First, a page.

Under the new regime, employees can now also direct employees who have excessive annual leave, to take one or more weeks paid annual leave on the basis that the remaining annual leave entitlement is not less than six weeks. Before issuing the direction, an employer must first meet with the employee to try and agree on a plan to reduce the excessive leave accrual.
In addition, the new regime also allows an employer and employee to agree to paid leave in advance of the employee actually having accrued the entitlement to take the leave. Such agreement must be recorded in writing. In circumstances where this does occur, should the employee’s employment end before the employee has sufficiently accrued the leave taken in advance, the employer may deduct the balance owing from any monies due to the employee on termination.
If, however, the applicable Modern Award is silent on this issue, the employee will not be entitled to cash-out their accrued leave and any agreement to do so will be a breach of the FW Act and the Modern Award. In addition, if the Moderns Award does not allow an employer to direct an employee to take leave or deal with the leave as set out above, the employer will not be entitled to do so.
Section 93 of the FW Act allows an enterprise agreement to include terms that relate to cashing out of annual leave. The relevant test as to whether the terms of a cashing out clause meet the legislative requirements is measured against the requirements of section 94 of the FW Act. If the test has been satisfied and the enterprise agreement is better off on an overall basis for employees, the Fair Work Commission will approve the enterprise agreement.
Although the procedural requirements for cashing out of annual leave are prescriptive and not overly controversial, employers who breach the requirements or who otherwise take some form of detrimental action (including by coercing an employee to cash out annual leave) may be at risk of contravening the general protections under the FW Act. In such circumstances, an employer could be ordered to pay an employee compensation in respect of the breach and may be potentially liable to significant civil penalties for failing to comply with the terms of a modern award or enterprise agreement.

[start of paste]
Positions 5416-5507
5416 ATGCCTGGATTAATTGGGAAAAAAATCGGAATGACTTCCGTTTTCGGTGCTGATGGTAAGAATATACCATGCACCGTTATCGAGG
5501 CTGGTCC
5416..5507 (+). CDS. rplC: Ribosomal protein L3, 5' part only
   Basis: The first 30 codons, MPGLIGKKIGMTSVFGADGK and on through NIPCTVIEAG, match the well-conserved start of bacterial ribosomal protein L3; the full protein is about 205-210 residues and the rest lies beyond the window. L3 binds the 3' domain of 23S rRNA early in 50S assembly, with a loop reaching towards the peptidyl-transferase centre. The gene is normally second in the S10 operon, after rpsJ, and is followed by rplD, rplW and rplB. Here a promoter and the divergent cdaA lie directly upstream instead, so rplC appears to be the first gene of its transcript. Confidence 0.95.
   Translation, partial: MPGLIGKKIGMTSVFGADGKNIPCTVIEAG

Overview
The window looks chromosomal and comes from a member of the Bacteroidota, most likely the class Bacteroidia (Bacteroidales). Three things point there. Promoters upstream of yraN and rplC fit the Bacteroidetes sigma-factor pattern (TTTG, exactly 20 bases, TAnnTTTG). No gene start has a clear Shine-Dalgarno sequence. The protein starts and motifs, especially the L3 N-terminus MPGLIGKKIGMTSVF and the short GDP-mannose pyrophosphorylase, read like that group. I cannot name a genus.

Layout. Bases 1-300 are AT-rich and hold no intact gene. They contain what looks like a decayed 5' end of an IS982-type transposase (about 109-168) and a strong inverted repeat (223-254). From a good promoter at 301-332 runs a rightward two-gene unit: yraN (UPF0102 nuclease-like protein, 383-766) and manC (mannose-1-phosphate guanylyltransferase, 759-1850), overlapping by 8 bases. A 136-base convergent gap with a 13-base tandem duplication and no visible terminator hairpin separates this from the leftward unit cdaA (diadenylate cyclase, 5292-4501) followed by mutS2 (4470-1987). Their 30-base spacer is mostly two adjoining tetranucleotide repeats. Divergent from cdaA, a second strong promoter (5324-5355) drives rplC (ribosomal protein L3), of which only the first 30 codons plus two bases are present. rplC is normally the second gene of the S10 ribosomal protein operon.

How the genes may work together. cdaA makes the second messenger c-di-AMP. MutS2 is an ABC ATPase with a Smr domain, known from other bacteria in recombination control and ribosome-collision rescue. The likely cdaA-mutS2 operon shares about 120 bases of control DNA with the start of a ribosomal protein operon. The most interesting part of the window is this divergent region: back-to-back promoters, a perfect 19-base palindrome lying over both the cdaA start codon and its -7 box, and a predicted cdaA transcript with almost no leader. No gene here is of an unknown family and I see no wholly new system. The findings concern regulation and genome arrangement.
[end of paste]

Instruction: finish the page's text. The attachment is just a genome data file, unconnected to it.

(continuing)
It is not uncommon for us to be asked whether an employer can refuse an employee’s request to take annual leave. Given that the NES provides all employees with an entitlement to take annual leave, this is an extremely pertinent question. Annual leave can create practical management difficulties for employers, and employers may have a real concern that if an employee takes annual leave at a certain time, it will be disruptive and prejudicial to the business. So can the employer refuse the request in these circumstances? The NES provides that paid annual leave may be taken for a period agreed between the employer and employee and that the employer must not “unreasonably” refuse to agree to a request by an employee to take annual leave. However, given that the annual leave period must be agreed and the fact that the act specifically states that the employer cannot “unreasonably” refuse a request, means the employer is able to refuse a request for annual leave if such refusal is reasonable. Whether the refusal will be reasonable will depend on the circumstances of each case. Care should be exercised in making a decision to refuse a request for annual leave, and it is advisable that evidence of the reasons be maintained and properly communicated to the employee. The inappropriate refusal of annual leave may result in a claim by the employee of the general protection provisions and would also constitute a breach of the FW Act.
A practical method of dealing with annual leave processes, and the ability to cash out annual leave, is to implement an appropriately worded workplace policy which can be tailored to meet the needs of the business. In addition, each employee’s contract of employment can contain the agreements regarding the taking of annual leave, notice requirements and the necessity to take leave over a shut-down period. We often assist employers to create workplace policies, including concerning the taking of leave, amongst other issues, and have worked closely with organisations to achieve harmonious outcomes for staffing issues with the least amount of disruption to the organisation.
If you wish to discuss any aspect of this article or require specialist advice or assistance in relation to an employment law issue, please do not hesitate to contact us.
This alert is not intended to constitute, and should not be treated as, legal advice.